I had a birthday a little over two weeks ago. It was a mile-marker birthday. When you’re born in 1964, you turn 60 in 2024.

From an experience perspective, I feel like sixty. I’ve experienced a lot in my sixty years.

From a physical perspective, I don’t feel like sixty at all. I’ve worked hard to take care of my body and I’m not stopping!

From a mental perspective, I’m still somewhere around 45 in my mind. When I talk to others my age, I hear that they too feel younger in their mind as well.

The best part of getting older is wisdom. Hard-earned wisdom and perspective that simply comes with life and experience.

The last few years I’ve also noticed a freedom coming with sixty. A freedom to be myself. A freedom from comparison. A freedom from obligation and tradition.

It actually started with my friend Becky saying several years ago that she believes in “no guilt” friendships. Becky and I have been friends for years and it’s a comfortable friendship. She’s a few years ahead of me so I get to benefit from her well-earned wisdom. One day she said, “Jill, I believe in no-guilt friendship. There’s no guilt when we don’t or can’t get together or help out or send a card or whatever. We just enjoy when we can get together or help one another or drop a card in the mail.” (She is way better at cards than I am—but that’s okay because I have no guilt about that!)

I love the concept of “no guilt” friendships. This concept was the beginning of a couple more recent changes in my life:

First, this led me to make a change with Christmas cards two years ago. (We’re talking about Christmas cards in March!? Stick with me here.)

I love getting Christmas cards. I love reading Christmas letters. I love seeing the family pictures many people send with their cards. All of my life I would tuck the cards in a basket that would sit on the kitchen counter for several weeks and then I’d toss those cards at the end of the season. There were a couple of years I’d put the cards in a basket and pray for people through January and February (and sometimes—let’s be honest—I’d save them for that intention and never do it!)

Two years ago, I decided that I would have no guilt with Christmas cards. I would open them, read them, share them with Mark, pray for them right there and then, and then toss them. All in the same day.


Can you do that?

Yes you can.

Do you realize how many “sacred shoulds” most of us have with obligation and tradition? Many of us unintentionally “worship” the tradition or build habits out of obligation. These things aren’t the gospel. We have freedom because of the gospel.

If keeping Christmas cards displayed throughout the holiday season blesses you, then do it! If not keeping them blesses you, then it’s okay to let them go sooner rather than later.

Getting them blesses me, reading them blesses me, praying for our friends and family blesses me immensely. I don’t have to have them sit in a pile in a basket to be more blessed.

There’s so much freedom to be ourselves.

More recently, I found a new freedom from obligation and tradition with my wedding rings.

Nearly 41 years ago, Mark and I chose our wedding rings based upon who we were then. I was 19 and Mark was 23. We got matching gold bands and my engagement ring had an emerald cut diamond.

Twelve years ago, when Mark recommitted to our marriage, he said he wanted a new ring. A silver one because he’s always preferred silver to gold. One of the challenges in our marriage is that Mark said a lot of “whatever you want” for the first 28 years of our marriage while silently building resentment in his heart.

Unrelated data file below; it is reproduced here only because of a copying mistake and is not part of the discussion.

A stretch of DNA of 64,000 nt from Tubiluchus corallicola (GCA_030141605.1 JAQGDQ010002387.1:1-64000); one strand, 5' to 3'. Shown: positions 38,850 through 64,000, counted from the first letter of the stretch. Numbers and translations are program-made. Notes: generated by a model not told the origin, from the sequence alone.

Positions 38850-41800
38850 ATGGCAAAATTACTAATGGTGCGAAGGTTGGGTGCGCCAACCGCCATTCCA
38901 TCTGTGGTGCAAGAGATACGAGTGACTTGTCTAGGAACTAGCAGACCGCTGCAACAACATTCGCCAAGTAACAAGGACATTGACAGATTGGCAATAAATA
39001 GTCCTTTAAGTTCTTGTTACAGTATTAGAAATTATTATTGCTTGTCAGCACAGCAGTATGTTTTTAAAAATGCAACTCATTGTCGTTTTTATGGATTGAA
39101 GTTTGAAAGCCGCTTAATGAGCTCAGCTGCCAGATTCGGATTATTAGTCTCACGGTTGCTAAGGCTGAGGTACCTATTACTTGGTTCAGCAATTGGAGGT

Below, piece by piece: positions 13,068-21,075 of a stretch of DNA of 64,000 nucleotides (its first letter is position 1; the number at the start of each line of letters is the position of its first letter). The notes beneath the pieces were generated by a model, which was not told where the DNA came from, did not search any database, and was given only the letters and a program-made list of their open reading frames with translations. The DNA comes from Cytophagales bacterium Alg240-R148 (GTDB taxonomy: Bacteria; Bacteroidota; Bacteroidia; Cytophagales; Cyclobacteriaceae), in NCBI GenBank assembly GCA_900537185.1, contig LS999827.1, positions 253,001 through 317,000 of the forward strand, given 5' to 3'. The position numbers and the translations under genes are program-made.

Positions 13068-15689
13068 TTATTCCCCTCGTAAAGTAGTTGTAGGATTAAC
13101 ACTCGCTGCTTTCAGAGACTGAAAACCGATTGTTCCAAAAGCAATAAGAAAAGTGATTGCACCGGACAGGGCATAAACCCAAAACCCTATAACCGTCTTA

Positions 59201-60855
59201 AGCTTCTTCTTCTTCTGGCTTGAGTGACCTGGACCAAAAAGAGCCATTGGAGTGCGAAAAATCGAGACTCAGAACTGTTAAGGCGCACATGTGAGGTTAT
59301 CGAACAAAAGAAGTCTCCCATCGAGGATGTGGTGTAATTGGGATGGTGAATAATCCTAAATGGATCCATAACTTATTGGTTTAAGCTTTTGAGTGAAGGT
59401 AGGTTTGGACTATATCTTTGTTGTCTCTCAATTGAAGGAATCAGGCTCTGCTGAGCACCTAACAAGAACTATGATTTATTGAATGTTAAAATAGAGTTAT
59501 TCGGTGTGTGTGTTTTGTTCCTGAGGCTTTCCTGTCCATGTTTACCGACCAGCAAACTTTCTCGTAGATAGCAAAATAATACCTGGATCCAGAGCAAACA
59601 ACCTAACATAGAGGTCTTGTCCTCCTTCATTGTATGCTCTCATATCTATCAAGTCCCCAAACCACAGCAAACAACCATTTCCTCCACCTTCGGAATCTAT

As we became Mark and Jill 2.0, he found his voice and wanting a silver ring was something he shared. So we found him a silver wedding band and I wore his original wedding ring on my thumb for the next twelve years.

A few weeks ago, I said to Mark, “You know, now that my hair is turning silver I’m changing all my jewelry from gold to silver. Yet all my rings are gold. What would you think of me getting a silver ring to wear on my wedding ring finger?”

There was another issue at hand. My wedding ring has consistently been getting caught on things lately. I’d taken it to the jeweler three different times over the past year to figure out what’s catching on things but they can’t figure out what it is. So it’s been a source of frustration and has ruined a couple of sweaters and pairs of pants.

It simply wasn’t serving me well anymore.


Can we say that about a wedding ring?

I believe we can and sixty has freed me to understand that more than ever before.

I told Mark that I didn’t want another diamond. I wanted something simple. Cubic zirconia is who I am. Simple. Not expensive. Practical.

One afternoon he was running some errands and decided to head into Kohl’s. Knowing I’m not a shopper at all, he picked up a couple of ring options for me to consider. I fell in love with a simple silver band with seven small stones.

Total cost: $37.

100% me.

I love sixty.

What are you feeling obligated to that’s no longer serving you? Where are you living life with an unspoken “rule” that is binding you? I want you to know it’s okay to let it go. It’s okay to change. It’s okay to say, “I’d like to do something different.”

Our “sacred shoulds” are our own way of erecting new laws in our lives. Yet God has set us free from that. We have incredible freedom when we walk in Him. Sure, there’s right and wrong—but there’s no “right and wrong” about connecting in friendship, keeping Christmas cards, changing wedding rings, or a million other things in this world.

Sixty has brought about freedom for me and oh how I wish I’d discovered that years ago.

Maybe sharing my journey will give you the courage to find that freedom, too.

Want regular encouragement?

Subscribe to get Jill's latest content by email.

(You can view our privacy policy here.)

Powered by ConvertKit